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I am going to break some rules and share the Pros top house painting tips so that you too can have a home that’s professionally painted.
We all want a beautifully painted home. Crisp clean lines, no brush or roller marks and certainly no paint splatter. In my opinion painting is an art form. The professionals are called professionals for a reason!
Since Justin was a former painter and now we own WOW 1 Day Painting -Bergen County, NJ and Westchester, NY. I felt the obligation to share with you all the secret house painting tips the pros use to get the job done right.
Before I dive into the pro secrets and house painting tips to get your home painted like the professionals, I want to go over prepping for the job, the right type of paint to be used and all the supplies you’ll need to get the interior of your home painted perfectly.
House Painting Tips
First things first, clear out the room you are painting. This includes light fixtures, wall plate covers, and any hardware. This is key to the project. You want to be able to move around freely without obstacles in your way. If there is large furniture in the room, push it to the middle of the room and make sure you cover it tightly with plastic.
Why do this? Well once you move on to the prep and painting stage, you will be protecting everything from drywall dust which gets everywhere, and any paint splatter that may occur. In my book, it’s always better to be safe than sorry.
You have a cleared room, now what?
Once you have cleared out the entire room, it’s time to protect your floors! This is one of the pro painting tips you want to take seriously.
I suggest investing in high-quality drop cloths with plastic backing to ensure all paint is blocked from making contact with your floor. Sure you can use old sheets but paint tends to go right through them causing you more harm than good.
Investing in high-quality drop clothes will not only save you the hassle of unnecessary messes but, also you will have them to use on your next painting project. Drop clothes are completely washable too!
Another option is plastic sheeting. While plastic sheeting keeps the paint from going through, it’s slippery and it won’t absorb any larger drips or spills. If you ask me, cloth drop cloths are the way to go.
Prep the walls.
This is probably one of the most overlooked interior painting tips.
It’s all about the interior paint prep!
This can be said for a number of things such as makeup (ladies am I right?), food, and even working out which would be warming up. So needless to say the prep stage is an extremely vital stage in the painting process. Unfortunately, it’s also sometimes overlooked by the average home painter.
Don’t skip the interior paint prep!
I know you heard me, but seriously DO NOT SKIP THE PREP.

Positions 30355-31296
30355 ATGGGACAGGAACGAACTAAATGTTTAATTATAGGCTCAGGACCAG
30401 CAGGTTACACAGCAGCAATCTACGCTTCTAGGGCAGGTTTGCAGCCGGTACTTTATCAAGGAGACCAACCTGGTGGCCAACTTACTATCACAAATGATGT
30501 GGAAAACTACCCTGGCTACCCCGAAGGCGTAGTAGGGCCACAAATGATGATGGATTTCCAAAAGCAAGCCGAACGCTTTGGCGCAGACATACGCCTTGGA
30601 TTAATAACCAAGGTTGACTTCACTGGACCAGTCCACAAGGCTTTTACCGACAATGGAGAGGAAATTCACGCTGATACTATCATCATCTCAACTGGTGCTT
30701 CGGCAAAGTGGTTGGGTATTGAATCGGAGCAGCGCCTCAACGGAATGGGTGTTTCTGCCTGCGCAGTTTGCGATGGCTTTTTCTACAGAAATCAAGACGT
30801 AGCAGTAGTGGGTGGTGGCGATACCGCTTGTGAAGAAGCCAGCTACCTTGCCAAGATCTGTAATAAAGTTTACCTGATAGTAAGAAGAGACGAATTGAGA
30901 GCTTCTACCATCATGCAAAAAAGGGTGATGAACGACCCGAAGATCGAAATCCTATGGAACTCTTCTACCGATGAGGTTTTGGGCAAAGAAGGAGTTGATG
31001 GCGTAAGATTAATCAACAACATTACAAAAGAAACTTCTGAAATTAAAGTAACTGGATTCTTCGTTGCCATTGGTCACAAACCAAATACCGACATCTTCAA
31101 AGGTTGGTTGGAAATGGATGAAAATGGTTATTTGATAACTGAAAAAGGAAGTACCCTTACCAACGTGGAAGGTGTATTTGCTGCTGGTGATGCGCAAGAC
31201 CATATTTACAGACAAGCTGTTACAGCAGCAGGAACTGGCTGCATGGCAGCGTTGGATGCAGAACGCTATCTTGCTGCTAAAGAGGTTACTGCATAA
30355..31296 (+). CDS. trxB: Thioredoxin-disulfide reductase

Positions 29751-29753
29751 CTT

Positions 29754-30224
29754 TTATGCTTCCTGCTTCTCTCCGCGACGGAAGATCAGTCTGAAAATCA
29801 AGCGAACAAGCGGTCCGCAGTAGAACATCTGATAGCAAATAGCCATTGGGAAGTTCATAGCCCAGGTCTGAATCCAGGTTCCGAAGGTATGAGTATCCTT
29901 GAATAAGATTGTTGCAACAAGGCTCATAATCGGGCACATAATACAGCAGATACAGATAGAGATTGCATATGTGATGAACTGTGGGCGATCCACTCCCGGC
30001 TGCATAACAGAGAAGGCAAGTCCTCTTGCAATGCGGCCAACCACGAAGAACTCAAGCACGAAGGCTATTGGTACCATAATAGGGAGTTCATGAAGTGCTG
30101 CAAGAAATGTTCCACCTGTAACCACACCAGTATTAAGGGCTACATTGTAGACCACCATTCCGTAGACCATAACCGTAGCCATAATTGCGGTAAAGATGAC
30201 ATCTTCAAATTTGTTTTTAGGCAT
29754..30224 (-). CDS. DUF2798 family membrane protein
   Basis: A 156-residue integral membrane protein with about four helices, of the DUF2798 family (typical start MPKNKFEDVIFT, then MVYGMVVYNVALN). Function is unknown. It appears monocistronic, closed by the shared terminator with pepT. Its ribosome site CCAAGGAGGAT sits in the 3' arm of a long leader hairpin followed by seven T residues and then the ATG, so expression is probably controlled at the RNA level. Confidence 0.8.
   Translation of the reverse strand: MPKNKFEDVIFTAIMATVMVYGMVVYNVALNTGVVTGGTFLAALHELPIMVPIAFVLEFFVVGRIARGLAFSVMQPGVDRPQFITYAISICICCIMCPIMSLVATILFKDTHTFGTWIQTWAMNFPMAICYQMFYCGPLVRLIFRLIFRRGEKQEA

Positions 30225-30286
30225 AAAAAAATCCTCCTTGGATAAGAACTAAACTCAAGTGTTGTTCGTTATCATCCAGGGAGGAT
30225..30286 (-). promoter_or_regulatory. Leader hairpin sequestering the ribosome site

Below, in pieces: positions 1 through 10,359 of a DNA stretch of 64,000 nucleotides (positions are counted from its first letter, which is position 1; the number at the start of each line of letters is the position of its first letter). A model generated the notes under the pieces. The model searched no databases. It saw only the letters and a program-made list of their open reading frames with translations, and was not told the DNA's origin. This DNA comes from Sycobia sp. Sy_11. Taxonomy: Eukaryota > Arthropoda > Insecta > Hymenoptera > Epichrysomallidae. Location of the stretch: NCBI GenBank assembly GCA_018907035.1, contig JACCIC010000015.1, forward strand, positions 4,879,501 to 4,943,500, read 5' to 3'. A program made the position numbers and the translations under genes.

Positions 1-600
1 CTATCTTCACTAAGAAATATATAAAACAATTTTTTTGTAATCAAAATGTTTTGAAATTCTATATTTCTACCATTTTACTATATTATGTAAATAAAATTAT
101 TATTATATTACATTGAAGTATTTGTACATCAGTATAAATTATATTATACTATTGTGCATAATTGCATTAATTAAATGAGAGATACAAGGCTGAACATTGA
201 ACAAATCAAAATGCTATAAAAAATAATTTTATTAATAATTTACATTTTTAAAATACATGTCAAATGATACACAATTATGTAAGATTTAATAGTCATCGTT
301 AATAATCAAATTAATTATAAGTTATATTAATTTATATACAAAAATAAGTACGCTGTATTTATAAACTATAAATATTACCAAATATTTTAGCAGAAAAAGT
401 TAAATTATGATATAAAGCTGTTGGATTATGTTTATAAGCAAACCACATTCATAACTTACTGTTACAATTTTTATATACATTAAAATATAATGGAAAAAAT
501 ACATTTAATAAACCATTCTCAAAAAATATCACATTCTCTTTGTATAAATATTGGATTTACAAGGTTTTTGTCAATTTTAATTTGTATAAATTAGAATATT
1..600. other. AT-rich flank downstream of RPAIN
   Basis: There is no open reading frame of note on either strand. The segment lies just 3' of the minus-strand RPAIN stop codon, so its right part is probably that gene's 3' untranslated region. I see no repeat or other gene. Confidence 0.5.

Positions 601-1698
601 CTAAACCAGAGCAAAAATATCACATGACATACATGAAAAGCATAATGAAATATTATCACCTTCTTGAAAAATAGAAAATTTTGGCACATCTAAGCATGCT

OK you REALLY heard me now.
So why am I so adamant about not skipping the prep work? Well for starters you want a fresh, clean workable canvas to paint. This will make the actual painting process easier and in turn, you will have a better end result with how the paint looks on your walls.
Interior Paint Prep
Start with the imperfections
First, inspect your walls for dents, cracks, nail holes, and nail pops. These are all things that you will need to fix to be able to get your walls looking professionally painted.
Once you know what you are up against, you will need to use the proper materials to fix the imperfections.
Time to sand
Now that you have gone through and fixed all the cracks, dents and holes in your interior walls, you need to sand them down.
For the walls, the pros use a drywall pole sander which will smooth out the walls of any tiny bumps that had been in the drywall as well as sanding down the spots that have been patched.
Don’t worry if you don’t own to a drywall pole sander (not many homeowners do). Good old sandpaper works just as well.
Depending on the shape of the walls, sometimes the pros will give the entire wall a good sanding not only to ensure a smooth, workable surface but, also for better adhesion.
This house painting tip will definitely make your life easier. When you are sanding molding, it’s better to use a sanding sponge, which is moldable making it easier to get all the details of the trim. The sanding sponges also last a bit longer than the sandpaper itself.
Clean the walls
Yet another one of the important Pro painting tips. Sanding creates dust. Cleaning the walls so there are completely dust-free will only help you achieve a flawless finish.
Grab a wet sponge and wipe those walls down. Let me elaborate a bit here.
Grab 2 buckets, fill one with water and one with a mild cleaner or trisodium phosphate (TSP) which the pros often use. Dip your sponge in the cleaning solution then scrub the walls. Don’t dip back into the solution. Dip the sponge in the water bucket to clean the sponge of any dirt and dust that had been removed from the wall. Once the sponge is clean, go back into the cleaning solution. Repeat the process until the walls, molding, and trim are perfectly clean.
Fill the cracks